“To the surprise of no one, career politician Pat Quinn, who has been the beneficiary of hundreds of thousands in campaign spending by Toni Preckwinkle, is now backing her political puppet Kim Foxx,” Mike Carson, campaign manager for Alvarez, said in the statement.

The Alvarez campaign also made it clear they didn’t expect support from Quinn, given that two years ago Alvarez announced a criminal investigation into an anti-violence program run by his administration.

But scroll down to the bottom of the story

But while she fires away at Foxx’s support from insiders, Alvarez enjoys the backing of two of the state’s most powerful political operators: House Speaker Michael Madigan and Chicago Ald. Ed Burke. Both have donated to her past campaigns and are backing her again.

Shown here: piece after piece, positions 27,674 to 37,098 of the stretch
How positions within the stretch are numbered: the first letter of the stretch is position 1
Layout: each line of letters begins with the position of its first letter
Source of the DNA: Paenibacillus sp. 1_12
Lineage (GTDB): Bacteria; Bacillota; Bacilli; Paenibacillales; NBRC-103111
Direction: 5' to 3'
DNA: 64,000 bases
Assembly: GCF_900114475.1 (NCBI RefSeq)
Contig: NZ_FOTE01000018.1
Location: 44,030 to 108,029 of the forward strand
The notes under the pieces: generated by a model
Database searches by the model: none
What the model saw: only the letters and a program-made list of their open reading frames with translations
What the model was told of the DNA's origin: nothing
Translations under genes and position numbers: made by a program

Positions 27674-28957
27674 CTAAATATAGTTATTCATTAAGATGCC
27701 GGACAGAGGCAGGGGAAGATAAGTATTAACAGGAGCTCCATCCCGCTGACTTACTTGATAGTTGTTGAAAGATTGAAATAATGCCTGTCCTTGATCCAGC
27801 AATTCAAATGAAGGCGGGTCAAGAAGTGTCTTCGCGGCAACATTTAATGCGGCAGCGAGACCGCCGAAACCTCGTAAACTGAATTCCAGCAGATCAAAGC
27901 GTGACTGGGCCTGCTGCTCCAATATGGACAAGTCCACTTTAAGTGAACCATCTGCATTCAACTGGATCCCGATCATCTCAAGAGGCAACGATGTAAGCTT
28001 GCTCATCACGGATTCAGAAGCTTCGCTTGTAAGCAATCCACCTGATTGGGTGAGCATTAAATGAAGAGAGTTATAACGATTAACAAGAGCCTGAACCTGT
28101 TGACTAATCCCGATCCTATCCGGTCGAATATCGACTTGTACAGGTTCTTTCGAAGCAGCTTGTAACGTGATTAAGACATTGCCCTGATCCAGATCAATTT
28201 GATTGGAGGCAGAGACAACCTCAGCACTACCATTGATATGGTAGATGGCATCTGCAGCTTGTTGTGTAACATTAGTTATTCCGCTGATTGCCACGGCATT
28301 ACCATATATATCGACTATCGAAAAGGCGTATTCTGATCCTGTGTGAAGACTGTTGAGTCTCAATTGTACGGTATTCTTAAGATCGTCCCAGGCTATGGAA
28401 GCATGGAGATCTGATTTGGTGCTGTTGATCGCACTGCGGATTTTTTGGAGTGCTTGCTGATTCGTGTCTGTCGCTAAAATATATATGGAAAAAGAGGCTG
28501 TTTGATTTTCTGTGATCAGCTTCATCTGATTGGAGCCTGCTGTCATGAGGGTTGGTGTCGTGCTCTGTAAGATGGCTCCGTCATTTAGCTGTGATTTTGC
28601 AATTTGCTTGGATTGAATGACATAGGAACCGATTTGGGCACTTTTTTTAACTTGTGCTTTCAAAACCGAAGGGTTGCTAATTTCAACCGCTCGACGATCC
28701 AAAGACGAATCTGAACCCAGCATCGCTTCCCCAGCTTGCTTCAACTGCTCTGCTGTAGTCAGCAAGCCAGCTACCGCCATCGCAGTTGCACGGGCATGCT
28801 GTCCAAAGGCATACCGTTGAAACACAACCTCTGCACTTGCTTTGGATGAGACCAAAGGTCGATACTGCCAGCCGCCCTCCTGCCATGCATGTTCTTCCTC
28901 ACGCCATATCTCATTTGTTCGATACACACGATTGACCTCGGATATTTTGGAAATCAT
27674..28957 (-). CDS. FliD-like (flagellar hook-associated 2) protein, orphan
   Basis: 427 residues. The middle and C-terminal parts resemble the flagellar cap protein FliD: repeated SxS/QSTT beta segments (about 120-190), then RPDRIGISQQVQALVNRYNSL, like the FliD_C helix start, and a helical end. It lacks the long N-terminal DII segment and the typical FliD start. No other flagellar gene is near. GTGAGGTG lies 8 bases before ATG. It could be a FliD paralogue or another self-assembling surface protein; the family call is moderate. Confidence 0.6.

“She’s been independent,” said Carson. “She has some folks who endorse her despite that.”

Yeah. OK.

* Meanwhile

Cook County State’s Attorney Anita Alvarez says her most prominent challenger Kim Foxx showed a “lack of decency” by using some footage of the now-infamous Laquan McDonald shooting video in a new TV campaign ad.

“It is a lack of decency that someone is trying to … gain cheap political points on a death of a young man in the video that shows someone being shot. I don’t find that to be decent. I think it’s appalling,” Alvarez told reporters Wednesday morning after delivering a speech at the City Club of Chicago.

But

Mother of slain teen says Alvarez used her in commercial without permission

Sheesh.

- Posted by Rich Miller   20 Comments      


State Board of Elections probing Mautino campaign

Monday, Feb 29, 2016

* Bruce Rushton

The Illinois State Board of Elections is reviewing campaign finance reports filed by auditor general Frank Mautino while he was in the General Assembly.